With most cesareans, a woman will receive an epidural or spinal block, in which local anesthetics are used to block pain in the torso. General anesthesia is reserved for rare, emergency situations.
If you already have an epidural in place, it will simply be topped off. Otherwise, you will most likely receive a spinal. With epidurals, a doctor inserts a hollow needle and a flexible catheter into the epidural space – the area between the spinal column and outer membrane of the spinal cord. The needle is then removed and the catheter is kept in place by taping it to the outside of the mother’s back. The catheter allows additional medicine to be given. With a spinal, the anesthetic medicine is injected directly into the cerebrospinal fluid that surrounds the spinal cord. Usually this is a one-time dose, administered without a catheter.
The epidural or spinal will block the sensation of pain from your chest down but it will not affect you mentally. During the surgery, you can ask the anesthesiologist to check with you first before administering additional medication that might affect your mental clarity such as a narcotic, or narcotic-like drug.
With the anesthesia some women can’t feel themselves breathing and this can be unsettling. If this arises, ask to be reassured and breathe together with your partner.
Your partner will not be allowed in the operating room when you get the anesthesia. A nurse will offer you assistance through the procedure and (hopefully) a hand to hold.
“I just remember being terrified of getting the epidural, especially because my husband could not be present at that moment. It helped tremendously that my doctor held my hands and helped me lean on her. That little bit of human contact made a world of difference.” Natasha
“I was shocked to learn that I would actually be walking into the O.R. myself, I’d had visions of being wheeled in on the bed I was sitting on and walking there was very weird. Mike was asked to wait outside for a while and I walked down a little corridor with the nurse, midwife and some other staff. It was when we walked into the O.R. and I saw the operating table in front of me that I lost it slightly. All of a sudden the excitement took a backseat and the fear and reality came to the surface, plus I knew it was time for the spinal block- the part I’d been most dreading. I started crying and telling the nurses and anesthesiologists that I didn’t think I could do this. They were so lovely and calmed me down enough that I could sit on the table and lean forward so they could administer the spinal block. I think my heart must have been going the fastest it ever had. I’m very scared of needles and the thought of having one in my spine scared the hell out of me. While I was sat panicking and explaining to the joking-to-take-my-mind-off-it nurses for the millionth time in my life that yes I have tattoos but yup, I still hate needles, I held hands with a lovely lady who I later found out was one of the surgeons, while muttering “I dont think I can do this.” I felt the sting of the injection in my back and it was so quick that I soon felt the familiar silliness I always feel after making a big deal out of injections!” Kelly Foulds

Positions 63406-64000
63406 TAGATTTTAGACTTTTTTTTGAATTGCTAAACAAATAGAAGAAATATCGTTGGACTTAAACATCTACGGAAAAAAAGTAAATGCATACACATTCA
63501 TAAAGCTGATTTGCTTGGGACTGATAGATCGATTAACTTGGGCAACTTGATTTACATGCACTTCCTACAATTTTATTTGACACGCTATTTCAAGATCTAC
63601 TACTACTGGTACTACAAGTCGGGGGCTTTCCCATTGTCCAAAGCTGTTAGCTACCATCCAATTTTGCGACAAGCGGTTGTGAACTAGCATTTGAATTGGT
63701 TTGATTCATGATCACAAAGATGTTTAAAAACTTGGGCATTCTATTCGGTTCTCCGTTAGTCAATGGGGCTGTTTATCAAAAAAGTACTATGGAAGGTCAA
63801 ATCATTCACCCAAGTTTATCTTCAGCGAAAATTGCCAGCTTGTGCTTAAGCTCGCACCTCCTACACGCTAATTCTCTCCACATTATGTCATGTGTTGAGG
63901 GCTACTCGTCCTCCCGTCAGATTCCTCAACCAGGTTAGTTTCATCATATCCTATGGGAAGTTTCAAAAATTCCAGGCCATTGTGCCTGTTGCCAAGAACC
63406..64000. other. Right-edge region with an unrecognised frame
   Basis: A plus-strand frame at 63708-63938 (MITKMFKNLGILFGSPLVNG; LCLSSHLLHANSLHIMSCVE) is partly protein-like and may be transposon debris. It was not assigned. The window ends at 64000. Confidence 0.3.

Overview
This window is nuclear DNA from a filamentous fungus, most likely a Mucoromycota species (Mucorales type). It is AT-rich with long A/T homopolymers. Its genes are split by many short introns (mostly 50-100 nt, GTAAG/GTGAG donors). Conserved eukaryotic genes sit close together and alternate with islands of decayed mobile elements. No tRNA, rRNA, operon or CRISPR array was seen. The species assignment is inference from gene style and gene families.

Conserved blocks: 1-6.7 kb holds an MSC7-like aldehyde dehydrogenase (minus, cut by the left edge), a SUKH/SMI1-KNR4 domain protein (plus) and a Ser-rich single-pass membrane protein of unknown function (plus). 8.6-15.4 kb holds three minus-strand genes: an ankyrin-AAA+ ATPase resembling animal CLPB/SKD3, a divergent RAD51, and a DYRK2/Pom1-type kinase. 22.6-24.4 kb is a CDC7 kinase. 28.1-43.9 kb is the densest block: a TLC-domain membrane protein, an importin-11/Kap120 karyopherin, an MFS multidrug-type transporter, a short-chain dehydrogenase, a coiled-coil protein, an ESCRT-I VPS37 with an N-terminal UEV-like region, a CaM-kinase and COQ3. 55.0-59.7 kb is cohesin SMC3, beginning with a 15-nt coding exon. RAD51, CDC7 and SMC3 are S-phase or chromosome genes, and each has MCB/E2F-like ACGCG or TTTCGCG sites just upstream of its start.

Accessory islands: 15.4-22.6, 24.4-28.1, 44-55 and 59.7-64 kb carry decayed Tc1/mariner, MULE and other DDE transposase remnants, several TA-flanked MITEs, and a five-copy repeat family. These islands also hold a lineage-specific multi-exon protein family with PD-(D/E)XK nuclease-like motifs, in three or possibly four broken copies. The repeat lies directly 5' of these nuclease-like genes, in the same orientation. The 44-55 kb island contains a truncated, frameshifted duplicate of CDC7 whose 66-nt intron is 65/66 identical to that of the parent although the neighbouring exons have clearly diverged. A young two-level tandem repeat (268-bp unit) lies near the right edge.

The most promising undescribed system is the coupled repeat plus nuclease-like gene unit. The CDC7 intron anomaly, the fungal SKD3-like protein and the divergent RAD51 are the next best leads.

Keep in mind that while the spinal or epidural blocks pain, you will still feel pressure and pulling, and most likely, the birth of your baby.
“The midwife kept peeking over the curtain to see how things were progressing and told me they were getting close now and I’d feel some pressure on my tummy. None of the sensations I felt were too uncomfortable at all, it was kind of just a waiting game at that point. Then I heard the doctor ask the time and the midwife told me Amelie was ready to be born and Mike should take a photo. I’m so glad he did. It was 10:23 am and I felt a ‘pop’ as her head came out and my 7lb 1oz little girl was born! I knew it would take a few moments before she cried because babies born via cesarean don’t have the fluid squeezed out of their airway so it would be sucked out for her. Those seconds were so exciting as Mike and I looked at each other waiting. Then came a sound I will never, EVER forget, the best moment of my life: Amelie let out an almighty scream and I burst out crying out of happiness! That was MY baby! She was here, she was safe and I was a mum! It was amazing!” Kelly Foulds